Are you getting the best out of digitization?

By Madan Sabnavis

The idea of ​​having tax collection at source (TCS) on credit card payments raises some finer points about the country’s remittance policies, as well as the effective use of technology. For one thing, foreign-use credit card payments should always have been covered by the Liberalized Remittance Scheme, as there was no reason to exclude them from its scope. But the concept of tax collection at source (which started for spending over `7 lakh per year) raises some questions about the robustness of our systems. Does this mean that the digitization effort has not completely helped somewhere?

It’s worth remembering that the nation went through the pain of an unsuccessful demonetization – one that failed to expose the existence of significant black money or counterfeit currency. The justification put forward was that the move promoted digitization, creating an audit trail. If the effort to migrate payments to cards, wire transfers, e-wallets, etc. was part of the strategy, it questions the need for TCS.

The reason given is that there have been instances of people taking advantage of the LRS likely spending more than the $250,000 allowed without having enough income. The issue of money laundering has come up as some people are believed to be using such funds for illicit purposes. But since all dollar payments through any route from bank transfers to cards go through the banking system, there is knowledge of forex’s major lenders. Expenses in excess of `10 lakh per year, even for domestic purchases made with credit cards, are already reported to the tax authorities. Therefore, similar reporting could have been done for forex spending.

Basically one pays tax on the service component when forex is purchased in any form. TCS is not really a cost to the user as it can be claimed as a refund when filing returns. Thus, it is not a source of revenue for the government as all taxes collected would be returned. This new rule creates a major operational problem for banks that manage customer accounts. For example, if payments are being made for education, they should find out if the charges are for fees or entry fees. For bank transfers, the customer must specify the purpose. But this does not happen with card payments when the merchant swipes the card. Often the supplier’s machine will display a different name than the target. Likewise, taxpayers will have to make sure the bank doesn’t slip or they could be held liable for evading this tax.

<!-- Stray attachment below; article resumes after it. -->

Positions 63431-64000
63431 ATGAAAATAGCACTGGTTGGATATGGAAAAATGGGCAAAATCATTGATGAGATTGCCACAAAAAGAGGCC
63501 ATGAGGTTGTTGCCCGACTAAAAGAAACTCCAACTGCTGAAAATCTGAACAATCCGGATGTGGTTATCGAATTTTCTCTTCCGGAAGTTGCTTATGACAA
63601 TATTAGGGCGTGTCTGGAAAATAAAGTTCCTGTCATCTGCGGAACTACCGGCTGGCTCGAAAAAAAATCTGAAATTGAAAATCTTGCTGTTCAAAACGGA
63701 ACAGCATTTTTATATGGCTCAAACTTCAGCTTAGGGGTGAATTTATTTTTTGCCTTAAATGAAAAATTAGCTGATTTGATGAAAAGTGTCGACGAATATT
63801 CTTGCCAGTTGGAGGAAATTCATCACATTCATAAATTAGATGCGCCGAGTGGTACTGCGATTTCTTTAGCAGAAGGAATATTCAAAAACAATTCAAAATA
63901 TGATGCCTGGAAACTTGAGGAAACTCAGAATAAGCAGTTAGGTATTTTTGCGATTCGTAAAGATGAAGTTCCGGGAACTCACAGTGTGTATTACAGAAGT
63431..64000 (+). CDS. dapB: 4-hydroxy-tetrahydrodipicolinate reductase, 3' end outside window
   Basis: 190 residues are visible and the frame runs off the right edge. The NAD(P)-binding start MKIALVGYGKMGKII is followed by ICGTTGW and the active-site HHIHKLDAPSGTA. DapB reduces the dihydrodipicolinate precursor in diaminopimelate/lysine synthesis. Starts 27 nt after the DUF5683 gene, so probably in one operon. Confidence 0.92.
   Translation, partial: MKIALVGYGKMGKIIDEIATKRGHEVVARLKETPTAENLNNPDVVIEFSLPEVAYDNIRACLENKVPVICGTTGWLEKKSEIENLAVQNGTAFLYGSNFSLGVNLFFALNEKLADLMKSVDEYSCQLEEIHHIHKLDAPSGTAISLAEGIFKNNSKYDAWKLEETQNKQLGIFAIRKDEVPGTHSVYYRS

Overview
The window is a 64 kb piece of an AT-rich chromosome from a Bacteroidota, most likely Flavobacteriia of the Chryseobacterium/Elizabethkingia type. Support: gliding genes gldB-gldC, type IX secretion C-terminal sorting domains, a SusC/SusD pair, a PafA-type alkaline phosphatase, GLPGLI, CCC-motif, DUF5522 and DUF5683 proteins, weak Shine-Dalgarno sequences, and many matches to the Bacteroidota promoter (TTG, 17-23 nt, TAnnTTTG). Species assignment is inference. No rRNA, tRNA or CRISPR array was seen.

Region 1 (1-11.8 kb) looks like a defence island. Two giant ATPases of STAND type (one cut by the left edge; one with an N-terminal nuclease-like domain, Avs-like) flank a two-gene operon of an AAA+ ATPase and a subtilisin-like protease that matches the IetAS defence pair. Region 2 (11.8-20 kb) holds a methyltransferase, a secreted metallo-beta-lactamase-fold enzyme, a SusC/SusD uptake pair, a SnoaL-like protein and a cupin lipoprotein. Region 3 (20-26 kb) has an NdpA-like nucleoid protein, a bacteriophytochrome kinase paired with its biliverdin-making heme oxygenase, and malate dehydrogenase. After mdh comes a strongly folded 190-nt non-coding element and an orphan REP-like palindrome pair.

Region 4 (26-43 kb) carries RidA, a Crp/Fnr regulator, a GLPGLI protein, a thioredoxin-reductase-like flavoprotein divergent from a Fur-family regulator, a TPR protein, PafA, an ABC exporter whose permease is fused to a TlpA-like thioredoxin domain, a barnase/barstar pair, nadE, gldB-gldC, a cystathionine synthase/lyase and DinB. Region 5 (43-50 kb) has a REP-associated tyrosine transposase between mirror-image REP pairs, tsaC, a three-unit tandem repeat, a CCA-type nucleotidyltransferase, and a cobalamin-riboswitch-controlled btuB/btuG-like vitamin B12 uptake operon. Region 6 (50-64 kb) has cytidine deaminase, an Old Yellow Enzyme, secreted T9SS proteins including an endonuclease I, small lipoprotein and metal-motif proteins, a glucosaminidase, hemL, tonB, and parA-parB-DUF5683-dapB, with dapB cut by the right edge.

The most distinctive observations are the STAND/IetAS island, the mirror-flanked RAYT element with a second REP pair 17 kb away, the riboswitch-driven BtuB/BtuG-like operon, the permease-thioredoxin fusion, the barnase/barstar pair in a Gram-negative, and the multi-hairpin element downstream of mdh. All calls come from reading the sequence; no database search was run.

There is little reason to have TCS for forex as every trade goes through the audit trail. With simple algorithms, banks can inform the tax authorities who the big spenders are. Total annual payments under LRS are approximately $20-25 billion, of which 15% is for taking care of family members, 25% for studies, and 35% for travel. The amount involved can be significant, aside from the inconvenience of paying the tax and recovering the tax. Assuming about 60% of the $25 billion qualifies for a 20% TCS, this would mean about $1.2 trillion, of which 20% would be collected as withholding tax. The `24,000 crore in tax means lost interest of about `1,500 crore to the taxpayer. In addition, waiting for refunds would cause significant inconvenience to taxpayers.

The problem with fully committing to digitization is that the loose ends are not tied up. For example, Aadhaar helps to better target beneficiaries. But that’s where the link ends. One uses the passport to get the Aadhasr card, and when the passport is due for renewal, one has to show the Aadhaar, which implies a circle. The process should ideally be seamless and automatic for the issuance of passports when all information is already with the government.

While the country works to “facilitate business,” such laws make it difficult for players. In fact, it is also time we moved away from the legal TDS concept, which today stands at 10%. With technology rife in the financial industry, clients should be asked in advance to declare the tax bracket they fall in so that appropriate deductions can be made.

Nowadays, there is a Form 15H that must be completed if not liable for paying taxes, which can get messy as different banks have their dates for accepting such returns. Currently, it is difficult for individuals to keep track of all interest and dividend payments received during the year in order to pay the required input tax. Deficits attract penalty interest. Specifying the tax bracket in advance and letting the company/bank withhold the full tax would make it easier to manage finances.

The country should make better use of technology to improve the ‘ease of life’. There is a tendency to create systems with enthusiasm. However, completing the loop has always been a challenge leading to duplication and unnecessary interventions. There may be a reason to withdraw the TCS concept in this regard.

(Madan Sabnavis Chief Economist, Bank of Baroda. Opinions are personal)

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